Well, not exactly.
At my previous manager's suggestion, I sent in my resume to the large-format bookstore that is one floor below us in the same mall. To my luck, the two months I spent at the small-format bookstore counted as experience to the large-format, which motivated one very, very nice employee to boot it to front of the line and right under the LF manager's nose.
I was contacted very promptly, and I just had the interview today. The first question the manager asked was about what had happened that had made me leave the SF bookstore upstairs. I'd had to rehearse that line in my head, because there were several reasons I and my family members had concocted, out of spite, self-loathing, or too many idle hours watching House M.D., which, primarily, were:
-The SF manager hired me to take the place of an employee who went on an extended vacation, and just found an excuse to fire me once the employee returned: I definitely couldn't use this one - there was really no proof other than the fact that I was hired on the employee's first day off and fired on his first day back. Besides, both the LF store and the SF store were managed under the same umbrella company, and presumably their staff communicated with each other from time to time, so badmouthing the SF Manager would hardly go well with the LF one.
-I'm a social retard who lacked the necessary communication skills to get along with the rest of the team, and the attention span to multitask with my work: This was out as well - not only was it (mostly) the result of the dip in my self-esteemed caused by being let go from a job I genuinely thought I was good at, but it would hardly pursuade the LF manager to hire me on.
-The SF Store was very high pressure, and had extremely high standards that I couldn't match up to: While at first this seems like the best response, upon closer analysis it possessed the worst traits of the first two excuses - it portrayed my former manager as a hard-ass taskmaster, and me as a hapless underachiever.
The response I ended up settling on was this: the SF bookstore was a very high-pressure workplace, as it had to compete with the LF store with a staff of only eight or nine people. Thus, those eight or nine people had to be able to learn very quickly how to do all the tasks in the store, and learn how to do several of them at once. While I was passionate about my work, and learned how to do individual tasks without too much trouble, I was, in the end, too inexperienced with retail to learn quickly enough to be a contributing member of what had to be a very close-knit and communicative team, and led to my trouble with multitasking.
I also mentioned in the interview that I had trouble with my social skills. The manager's next question was for me to explain that. I replied very honestly - the SF store job had been my first job in retail, the first job I'd ever had where people came in not knowing exactly what they'd want (fries with your burger? Butter on your popcorn?), the first job where I had the chance to suggest and persuade people to buy something from the store. At McDonald's, and the Movie Theatre, very few people came up to the counter without being sure they were going to buy some food. People coming into bookstores, however, could go either way - they were just as likely to browse and leave empty-handed as they were to find a book they liked.
Well, that was where I aced my interview. The LF Manager revealed right then that she had had a talk with my SF manager beforehand, and that she had said pretty much the exact same thing. The LF Manager praised me for my honesty and my openness, which made me feel pretty damn good. A lot of times in interviews, I (and, I presume, lots of other people) have been tempted to fudge a few facts and accomplishments (especially if the interview questions are "situation" questions, i.e. - 'name a time when you had a problem with a customer and you went beyond the call of duty to solve it'. In those cases I twist up a real-life situation, if I don't outright make up an entire interaction, in the fear that if I confessed to not being able to remember such a situation, or worse - had never experienced such a situation, I was in some way losing points with the potential employer). I didn't during this interview - and that's a lucky thing. If I tried to smarm or gloss over or explain away the fact that I didn't leave my SF job voluntarily, the LF Manager would have called me on my bullshit and that would have been that.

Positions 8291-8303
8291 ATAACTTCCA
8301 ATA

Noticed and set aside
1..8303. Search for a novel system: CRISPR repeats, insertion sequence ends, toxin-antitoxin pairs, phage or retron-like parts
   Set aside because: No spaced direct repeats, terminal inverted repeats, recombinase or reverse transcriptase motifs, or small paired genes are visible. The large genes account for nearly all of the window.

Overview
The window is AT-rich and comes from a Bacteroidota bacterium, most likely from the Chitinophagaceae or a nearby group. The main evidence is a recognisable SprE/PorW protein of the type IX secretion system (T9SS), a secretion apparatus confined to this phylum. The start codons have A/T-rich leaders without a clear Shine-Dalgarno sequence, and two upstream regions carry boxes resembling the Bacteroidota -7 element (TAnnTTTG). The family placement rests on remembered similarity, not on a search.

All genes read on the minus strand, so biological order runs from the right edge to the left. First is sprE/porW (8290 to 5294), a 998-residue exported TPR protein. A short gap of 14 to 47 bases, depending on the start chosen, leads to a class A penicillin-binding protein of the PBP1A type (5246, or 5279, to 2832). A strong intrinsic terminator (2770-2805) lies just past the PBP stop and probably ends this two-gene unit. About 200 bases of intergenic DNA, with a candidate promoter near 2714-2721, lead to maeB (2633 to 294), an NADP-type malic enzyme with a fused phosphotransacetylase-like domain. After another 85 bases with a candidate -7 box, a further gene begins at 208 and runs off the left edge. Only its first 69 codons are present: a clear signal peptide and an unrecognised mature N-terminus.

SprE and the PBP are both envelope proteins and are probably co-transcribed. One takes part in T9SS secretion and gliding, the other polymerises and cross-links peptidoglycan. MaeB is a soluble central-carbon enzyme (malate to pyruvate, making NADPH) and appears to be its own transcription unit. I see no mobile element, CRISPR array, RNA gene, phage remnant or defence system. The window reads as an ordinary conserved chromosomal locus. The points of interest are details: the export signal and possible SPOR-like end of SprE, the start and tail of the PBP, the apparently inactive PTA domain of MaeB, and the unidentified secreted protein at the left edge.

But I didn't. Essentially, I was hired - or, to be more precise - "transferred". Considering that I'd only been off the SF job for about a week, the LF checked the paperwork to see if I couldn't just be seen as transferred from one job to another - essentially eliminated my termination from my record, and leaving me with the same seniority and position. So, I'm being "transferred", although I do have to come in next week to redo the paperwork for my file and get my new schedule.
But still - I'm employed! Back to the 30% discount! Back to "Free Books on Loan" - and in a store with infinitely better selection!
But I can't mess this up.
Not this time.
I really, really really am going to try to get along with everyone and to do the best job I can. No dawdling while shelving books - I don't have the luxury of stopping all the time to check the cash register, because now there are specific people assigned to the cash register. No more having to deal with only one or two staff members at a time - no, now I have to tone down my seemingly uncontrollable gift of inadvertantly annoying everyone in my presence, and try to make real friends.
Because I got lucky. I might not get another chance as good as this one.